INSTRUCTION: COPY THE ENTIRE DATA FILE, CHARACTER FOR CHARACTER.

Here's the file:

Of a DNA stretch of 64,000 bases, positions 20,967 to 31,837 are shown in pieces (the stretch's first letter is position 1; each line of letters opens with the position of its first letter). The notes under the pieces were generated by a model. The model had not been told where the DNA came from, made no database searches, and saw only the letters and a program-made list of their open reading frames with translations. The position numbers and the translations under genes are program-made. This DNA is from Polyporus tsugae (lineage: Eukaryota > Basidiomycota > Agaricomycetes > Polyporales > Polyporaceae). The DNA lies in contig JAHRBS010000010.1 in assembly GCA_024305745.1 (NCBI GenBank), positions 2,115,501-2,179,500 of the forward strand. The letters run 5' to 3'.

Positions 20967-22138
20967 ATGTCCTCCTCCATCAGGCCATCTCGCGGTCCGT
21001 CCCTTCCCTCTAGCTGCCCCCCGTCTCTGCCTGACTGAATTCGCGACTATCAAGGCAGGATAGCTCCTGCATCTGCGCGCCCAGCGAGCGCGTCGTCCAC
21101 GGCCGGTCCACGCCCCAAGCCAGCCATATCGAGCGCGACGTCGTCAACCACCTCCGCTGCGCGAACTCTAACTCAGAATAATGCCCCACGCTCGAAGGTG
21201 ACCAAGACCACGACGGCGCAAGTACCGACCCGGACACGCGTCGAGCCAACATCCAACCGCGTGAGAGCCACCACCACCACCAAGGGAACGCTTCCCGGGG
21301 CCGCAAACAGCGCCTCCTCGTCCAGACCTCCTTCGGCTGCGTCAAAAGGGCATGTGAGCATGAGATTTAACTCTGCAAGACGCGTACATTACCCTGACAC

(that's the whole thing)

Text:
Of a DNA stretch of 64,000 bases, positions 20,967 to 31,837 are shown in pieces (the stretch's first letter is position 1; each line of letters opens with the position of its first letter). The notes under the pieces were generated by a model. The model had not been told where the DNA came from, made no database searches, and saw only the letters and a program-made list of their open reading frames with translations. The position numbers and the translations under genes are program-made. This DNA is from Polyporus tsugae (lineage: Eukaryota > Basidiomycota > Agaricomycetes > Polyporales > Polyporaceae). The DNA lies in contig JAHRBS010000010.1 in assembly GCA_024305745.1 (NCBI GenBank), positions 2,115,501-2,179,500 of the forward strand. The letters run 5' to 3'.

Positions 20967-22138
20967 ATGTCCTCCTCCATCAGGCCATCTCGCGGTCCGT
21001 CCCTTCCCTCTAGCTGCCCCCCGTCTCTGCCTGACTGAATTCGCGACTATCAAGGCAGGATAGCTCCTGCATCTGCGCGCCCAGCGAGCGCGTCGTCCAC
21101 GGCCGGTCCACGCCCCAAGCCAGCCATATCGAGCGCGACGTCGTCAACCACCTCCGCTGCGCGAACTCTAACTCAGAATAATGCCCCACGCTCGAAGGTG
21201 ACCAAGACCACGACGGCGCAAGTACCGACCCGGACACGCGTCGAGCCAACATCCAACCGCGTGAGAGCCACCACCACCACCAAGGGAACGCTTCCCGGGG
21301 CCGCAAACAGCGCCTCCTCGTCCAGACCTCCTTCGGCTGCGTCAAAAGGGCATGTGAGCATGAGATTTAACTCTGCAAGACGCGTACATTACCCTGACAC